The Longwood Manuscripts comprise the manuscript collections of P. S. du Pont (1870-1954). They made up the core collection of the former Longwood Library, and later the collection became known as The Longwood Manuscripts after the library merged with the Hagley Museum in 1961. The collection is an invaluable resource, tracing the history of the du Pont family from eighteenth-century France to 1954. This online collection is a small selection of materials from the Longwood Manuscripts. Many of the items digitized to date relate to the early history of the E.I. du Pont de Nemours & Company and include correspondence, other business papers, and drawings of powder mills and machinery by Eleuthère Irénée du Pont. Additional items relate to other early du Pont business ventures in the United States, including Du Pont, Bauduy & Company; Du Planty, McCall & Company; and Brandywine Mill Seat Company. Image: E. I. du Pont drawing of sieves used for graining gunpowder, detail.
The brothers Louis Edward Levy (1846-1919) and Max Levy (1857-1926) founded a photoengraving business in Baltimore in 1875. In 1877 they moved to Philadelphia and reorganized the firm as the Levytype Company. Here, they introduced their invention of a new photochemical engraving process, which they called "Levy-type". Other inventions followed, including the engraved glass grating known as the "Levy line screen," which became universally used for producing half-tone photoengravings; the acid blast, or etching machine; and the etch-powdering machine. In 1900, the firm was renamed the Graphic Arts Company, and the brothers added a printing and publishing department to their business. This album contains personal cyanotype photographs. Included are views of a house in Philadelphia; the Pennsylvania Academy of Natural Science; scenes in Boston, Roxbury, Dedham, Concord, Northboro, and Nantucket, Massachusetts, including exterior photographs of the Alcott House and the Hawthorn house in Concord, and the Jonathan Fairbanks House in Dedham; a biology class at M.I.T.; snapshots of children and other people; an unidentified photographer and his camera; and various interiors.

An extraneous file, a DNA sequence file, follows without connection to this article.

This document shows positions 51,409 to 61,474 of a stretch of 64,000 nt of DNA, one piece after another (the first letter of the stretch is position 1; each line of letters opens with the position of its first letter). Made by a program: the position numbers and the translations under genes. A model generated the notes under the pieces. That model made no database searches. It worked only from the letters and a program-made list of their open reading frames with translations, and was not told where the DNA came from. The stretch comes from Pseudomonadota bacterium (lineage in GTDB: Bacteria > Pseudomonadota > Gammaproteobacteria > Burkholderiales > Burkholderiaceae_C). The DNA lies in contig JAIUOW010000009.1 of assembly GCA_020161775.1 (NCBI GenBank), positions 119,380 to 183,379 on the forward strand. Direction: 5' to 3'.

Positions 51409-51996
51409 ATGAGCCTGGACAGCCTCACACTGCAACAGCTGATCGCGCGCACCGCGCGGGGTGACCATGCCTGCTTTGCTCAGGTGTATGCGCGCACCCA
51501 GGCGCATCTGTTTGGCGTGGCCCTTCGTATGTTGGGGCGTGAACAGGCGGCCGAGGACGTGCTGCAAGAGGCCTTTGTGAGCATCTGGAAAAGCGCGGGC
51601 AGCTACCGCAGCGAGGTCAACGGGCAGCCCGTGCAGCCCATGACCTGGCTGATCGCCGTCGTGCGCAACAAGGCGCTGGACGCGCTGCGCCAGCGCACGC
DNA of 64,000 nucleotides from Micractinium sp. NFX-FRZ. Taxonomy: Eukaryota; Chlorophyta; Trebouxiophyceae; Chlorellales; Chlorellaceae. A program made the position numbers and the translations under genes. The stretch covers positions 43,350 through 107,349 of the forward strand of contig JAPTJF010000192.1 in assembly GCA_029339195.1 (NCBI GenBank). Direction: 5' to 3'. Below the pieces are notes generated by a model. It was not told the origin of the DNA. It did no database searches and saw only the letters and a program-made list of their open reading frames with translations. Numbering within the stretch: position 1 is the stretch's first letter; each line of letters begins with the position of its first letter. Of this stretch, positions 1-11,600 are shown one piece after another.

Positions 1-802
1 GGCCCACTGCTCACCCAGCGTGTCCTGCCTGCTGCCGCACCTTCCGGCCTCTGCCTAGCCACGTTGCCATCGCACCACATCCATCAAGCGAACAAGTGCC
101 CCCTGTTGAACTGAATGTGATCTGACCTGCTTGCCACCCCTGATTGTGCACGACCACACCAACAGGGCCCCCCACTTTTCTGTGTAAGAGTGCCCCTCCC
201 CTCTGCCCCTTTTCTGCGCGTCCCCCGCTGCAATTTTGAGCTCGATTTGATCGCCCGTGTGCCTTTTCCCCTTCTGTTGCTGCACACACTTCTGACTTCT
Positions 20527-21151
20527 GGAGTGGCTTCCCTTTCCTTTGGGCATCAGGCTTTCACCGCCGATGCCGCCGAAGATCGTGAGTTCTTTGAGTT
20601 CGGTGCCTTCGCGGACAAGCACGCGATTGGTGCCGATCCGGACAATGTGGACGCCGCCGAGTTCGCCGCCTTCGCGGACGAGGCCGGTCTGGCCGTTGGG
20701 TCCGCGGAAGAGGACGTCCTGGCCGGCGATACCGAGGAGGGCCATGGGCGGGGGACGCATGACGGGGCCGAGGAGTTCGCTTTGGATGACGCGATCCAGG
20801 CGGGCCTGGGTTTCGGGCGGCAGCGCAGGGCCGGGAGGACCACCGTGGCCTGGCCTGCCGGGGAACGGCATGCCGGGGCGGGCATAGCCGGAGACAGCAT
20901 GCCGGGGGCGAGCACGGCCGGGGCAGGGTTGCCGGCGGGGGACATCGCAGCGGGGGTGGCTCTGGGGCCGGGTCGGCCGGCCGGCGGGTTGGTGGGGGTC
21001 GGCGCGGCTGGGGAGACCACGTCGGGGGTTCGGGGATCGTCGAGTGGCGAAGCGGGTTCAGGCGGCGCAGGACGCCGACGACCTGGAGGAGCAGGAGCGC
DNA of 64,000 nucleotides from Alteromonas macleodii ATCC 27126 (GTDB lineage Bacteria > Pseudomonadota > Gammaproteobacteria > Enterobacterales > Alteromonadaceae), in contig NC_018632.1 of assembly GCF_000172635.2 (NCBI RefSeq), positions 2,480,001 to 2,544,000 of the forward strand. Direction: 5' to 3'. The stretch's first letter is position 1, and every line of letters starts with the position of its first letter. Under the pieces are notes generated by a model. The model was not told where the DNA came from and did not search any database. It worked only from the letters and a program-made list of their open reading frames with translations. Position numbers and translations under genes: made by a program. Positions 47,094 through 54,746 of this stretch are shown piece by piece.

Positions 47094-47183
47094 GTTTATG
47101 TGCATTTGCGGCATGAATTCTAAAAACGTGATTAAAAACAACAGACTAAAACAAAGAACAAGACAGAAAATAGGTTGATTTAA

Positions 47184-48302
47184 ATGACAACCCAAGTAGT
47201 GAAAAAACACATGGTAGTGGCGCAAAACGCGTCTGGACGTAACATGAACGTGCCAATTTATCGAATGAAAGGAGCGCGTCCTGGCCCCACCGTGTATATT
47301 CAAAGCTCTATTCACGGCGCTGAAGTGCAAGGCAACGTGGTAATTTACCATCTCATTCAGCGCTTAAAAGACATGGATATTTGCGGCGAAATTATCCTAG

The online collection includes the employee newsletter of the Lukens Steel Company produced between 1935 and 1989. The newsletter was called Lukens Plate through 1949, then was renamed Lukens Life after 1950. The issues include information about the Lukens community; retirement, engagement, and wedding announcements of Lukens employees; and other relevant industry news. The collection also includes seven volumes of a separate publication called The Specialist which contained specialized industry information and was produced between 1969 and 1975.
Lukens Steel Company was a medium-sized producer of specialty steel products and one of the top three producers of steel plate in the United States. Lukens Steel Company is noted for being the first industrial company in the United States led by a woman, Rebecca Lukens (1794-1854). The online collection includes woodcuts showing the early history of the mill, interior and exterior views of factory buildings, various depictions of machinery, employees both at work and leisure, floods in 1955 and 1973, and twentieth-century aerial views of the Coatesville plant. Other items depict the owning families, company anniversary celebrations, and philanthropic activities supported by Charles Lukens Huston. The collection has not been digitized in its entirety. Image: Multiple flame cutting.
MCI Communications Corporation (MCI) was a large telecommunications company. It was organized in October 1963 in Joliet, Illinois as Microwave Communications, Inc. The collection has not been digitized in its entirety.
This digital collection features a selection of maps, largely dating to the first two decades of the twentieth century, of the Brandywine Works of E.I. du Pont de Nemours & Company, now the site of Hagley Museum and Library. Image: Lower Yard of Brandywine Mills.
Marshall B. Johnson research collection of industrial design and housewares
Marshall Johnson (1938 - ), an industrial designer, worked for some of the most well-known small appliance companies and designed many popular products. He began working at Black & Decker, Inc., designing portable power tools and lawn and garden power tools. He went on to work as a corporate industrial designer for ALCOA, and later as a designer of small appliances and cookware for Wear-Ever, Proctor Silex, and Hamilton Beach, as those companies merged and evolved through the years. The Marshall B. Johnson research collection of industrial design and housewares consists of Johnson's career files and artifacts from the various companies for whom he worked, historical and research materials on the companies and their products, files on industrial designers, and Johnson's personal papers which include materials on his family, childhood, education, interests, and other activities